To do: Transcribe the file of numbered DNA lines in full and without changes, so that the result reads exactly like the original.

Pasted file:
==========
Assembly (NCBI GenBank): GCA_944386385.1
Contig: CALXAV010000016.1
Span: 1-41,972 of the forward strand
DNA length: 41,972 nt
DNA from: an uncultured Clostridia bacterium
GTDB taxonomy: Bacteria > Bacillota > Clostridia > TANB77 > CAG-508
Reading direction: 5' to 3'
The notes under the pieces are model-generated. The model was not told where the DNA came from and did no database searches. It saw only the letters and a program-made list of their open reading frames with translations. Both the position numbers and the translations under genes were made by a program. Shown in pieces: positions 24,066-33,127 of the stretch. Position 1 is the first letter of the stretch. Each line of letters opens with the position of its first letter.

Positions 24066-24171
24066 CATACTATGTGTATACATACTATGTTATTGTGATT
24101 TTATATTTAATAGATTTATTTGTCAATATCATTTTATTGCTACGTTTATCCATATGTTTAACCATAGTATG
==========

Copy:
Assembly (NCBI GenBank): GCA_944386385.1
Contig: CALXAV010000016.1
Span: 1-41,972 of the forward strand
DNA length: 41,972 nt
DNA from: an uncultured Clostridia bacterium
GTDB taxonomy: Bacteria > Bacillota > Clostridia > TANB77 > CAG-508
Reading direction: 5' to 3'
The notes under the pieces are model-generated. The model was not told where the DNA came from and did no database searches. It saw only the letters and a program-made list of their open reading frames with translations. Both the position numbers and the translations under genes were made by a program. Shown in pieces: positions 24,066-33,127 of the stretch. Position 1 is the first letter of the stretch. Each line of letters opens with the position of its first letter.

Positions 24066-24171
24066 CATACTATGTGTATACATACTATGTTATTGTGATT
24101 TTATATTTAATAGATTTATTTGTCAATATCATTTTATTGCTACGTTTATCCATATGTTTAACCATAGTATG